The Creator is an original sci-fi epic directed by Gareth Edwards, whose previous work includes Rogue One: A Star Wars Story. Edwards cited iconic titles such as Apocalypse Now, Blade Runner, and E.T. the Extra-Terrestrial as inspiration sources for this film. In many ways, the movie is a mismatch of themes pieced together from past entries to the genre.
Where can you watch The Creator in the UAE?
The Creator review
The first few scenes in The Creator are 50s-style commercials describing how the rise of artificial intelligence promises a better future for all humankind. AI-powered robots, known as simulants, look like humans and can take on various jobs, including domestic work, factory work, and even law enforcement.
All’s well between humans and their robots until a nuclear bomb flattens Los Angeles. Naturally, the U.S. government wages war on all AI and New Asia, the one area left in the world where robots continue to live side-by-side with the general population. In response, the U.S. army created a space station lovingly known as NOMAD that’s capable of blowing up any target on Earth.
When we first meet protagonist Joshua, he couldn’t be any further removed from all the drama. He’s living an ideal life with his beautiful pregnant wife Maya (played by Gemma Chan, who funnily enough played a sympathetic AI robot in the series Humans) in their New Asian beach shack.
A surprise NOMAD attack reveals that Joshua is undercover and despises the robots, while Maya is a rebel on the AI’s side. The protagonist spent years gaining the trust of the AI simulants, including the stoic Harun (Ken Watanabe), who considered him a brother, married one of the rebels, and got her pregnant.
Poor Maya gets little time to process the knowledge that her beloved husband is an undercover agent using her to get to Nirmata (the titular Creator, responsible for making the advanced human-like simulants) as her escape boat gets blown to bits by NOMAD.
Several years later, the robot-hating Colonel Howell (Allison Janney) persuades a now-retired Joshua to return to New Asia and help the military locate and destroy a new AI weapon capable of ending the war. To Joshua’s surprise, the weapon is a child simulant he nicknames Alphie (played by the adorable Madeleine Yuna Voyles).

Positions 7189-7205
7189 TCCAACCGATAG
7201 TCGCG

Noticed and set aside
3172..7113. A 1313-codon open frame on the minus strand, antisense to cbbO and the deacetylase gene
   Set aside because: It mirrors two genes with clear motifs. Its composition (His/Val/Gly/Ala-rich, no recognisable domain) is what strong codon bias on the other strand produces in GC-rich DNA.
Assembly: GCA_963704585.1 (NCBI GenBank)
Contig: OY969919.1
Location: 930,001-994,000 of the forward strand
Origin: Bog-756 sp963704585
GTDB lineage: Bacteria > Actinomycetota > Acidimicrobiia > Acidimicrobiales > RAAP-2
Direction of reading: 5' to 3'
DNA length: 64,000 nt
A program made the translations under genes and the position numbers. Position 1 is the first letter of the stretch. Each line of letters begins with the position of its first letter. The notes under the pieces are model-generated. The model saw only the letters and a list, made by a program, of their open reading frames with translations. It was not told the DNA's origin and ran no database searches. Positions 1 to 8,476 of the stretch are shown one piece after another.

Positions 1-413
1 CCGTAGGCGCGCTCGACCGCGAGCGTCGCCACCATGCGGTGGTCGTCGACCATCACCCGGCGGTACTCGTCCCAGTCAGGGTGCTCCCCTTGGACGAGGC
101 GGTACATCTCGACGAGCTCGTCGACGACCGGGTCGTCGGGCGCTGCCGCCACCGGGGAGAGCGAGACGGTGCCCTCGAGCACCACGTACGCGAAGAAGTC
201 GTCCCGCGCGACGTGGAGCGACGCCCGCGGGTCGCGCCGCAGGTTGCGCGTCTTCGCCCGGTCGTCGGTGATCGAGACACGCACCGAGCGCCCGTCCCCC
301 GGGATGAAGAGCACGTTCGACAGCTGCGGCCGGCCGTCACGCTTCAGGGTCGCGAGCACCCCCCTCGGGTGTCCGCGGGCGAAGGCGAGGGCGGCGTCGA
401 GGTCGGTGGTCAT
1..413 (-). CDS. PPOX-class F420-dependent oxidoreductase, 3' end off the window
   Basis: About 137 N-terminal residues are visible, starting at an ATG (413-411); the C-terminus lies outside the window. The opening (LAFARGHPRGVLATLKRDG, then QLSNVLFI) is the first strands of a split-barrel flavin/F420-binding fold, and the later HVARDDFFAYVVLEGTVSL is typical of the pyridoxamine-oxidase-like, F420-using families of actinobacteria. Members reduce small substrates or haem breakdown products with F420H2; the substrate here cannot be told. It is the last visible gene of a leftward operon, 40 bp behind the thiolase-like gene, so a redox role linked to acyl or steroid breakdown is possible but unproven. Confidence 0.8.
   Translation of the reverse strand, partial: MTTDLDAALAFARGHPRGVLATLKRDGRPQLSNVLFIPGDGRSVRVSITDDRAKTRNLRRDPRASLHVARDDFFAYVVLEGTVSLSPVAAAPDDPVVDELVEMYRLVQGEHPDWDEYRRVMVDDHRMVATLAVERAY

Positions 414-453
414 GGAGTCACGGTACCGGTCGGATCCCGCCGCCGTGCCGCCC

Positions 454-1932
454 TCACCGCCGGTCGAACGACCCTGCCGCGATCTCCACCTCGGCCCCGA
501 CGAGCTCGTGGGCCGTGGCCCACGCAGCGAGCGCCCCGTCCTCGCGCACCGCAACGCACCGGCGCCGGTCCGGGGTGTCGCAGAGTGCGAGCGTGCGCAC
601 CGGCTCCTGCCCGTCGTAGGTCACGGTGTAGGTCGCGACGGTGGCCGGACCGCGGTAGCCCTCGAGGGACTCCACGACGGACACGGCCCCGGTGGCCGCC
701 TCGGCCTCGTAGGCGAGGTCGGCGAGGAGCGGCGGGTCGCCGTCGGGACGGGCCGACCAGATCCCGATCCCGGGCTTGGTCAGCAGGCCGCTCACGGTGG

Now Joshua is torn between his hatred for AI and his instincts yelling at him to protect Alphie at all costs and maybe find Maya, who may or may not still be alive.
The Creator is a visually striking sci-fi movie worth seeing on the big screen for the imagery alone. The action scenes, the explosion, the fight scenes, and the car chases look amazing and show Edwards’s aesthetic prowess.
The narrative is where the film lacks; it looks like a Frankenstein of sorts in how it ties in elements from other features without blending. The NOMAD is a space station capable of destroying any target it sets its eyes on, it might remind you of a certain Death Star. The man vs. AI war might remind you of The Matrix or The Terminator, but in reverse, as in this movie humans are the bad guys.
The Creator also seems a touch heavy-handed in how it drums up its “robots good” message. Some of the robots are even Buddhist monks. Yet, it fails to give the AI simulant characters any smidge of humanity or personality. Even Alphie’s sole purpose is to be cute and make Joshua question his stance on the war.
To counteract this, the film made its villains cartoonishly evil. Adding a bit of balance to the good vs. evil narrative would have added much-needed nuance to the film.
The Creator is a decent sci-fi movie with stunning imagery and masterful special effects. It’s very much style but not enough substance. However, it’s still worth watching for the visual spectacle alone.
What are other critics saying about The Creator (Video Reviews):
Jeremy Jahns praised the movie’s visuals, story, and performances.
Austin Burked loved the film’s aesthetic but criticized the lack of depth in character relationships
Movies and Munchies enjoyed the film’s visuals and the story. He slightly criticized how predictable the plot was but praised the performances and the world-building.
Lori C. is an entertainment writer who studied Film and Television at University. She watches and reviews films and series from most genres, but some of her favourites include Buffy the Vampire Slayer, Charmed, The Handmaid’s Tale, Westworld, and True Blood.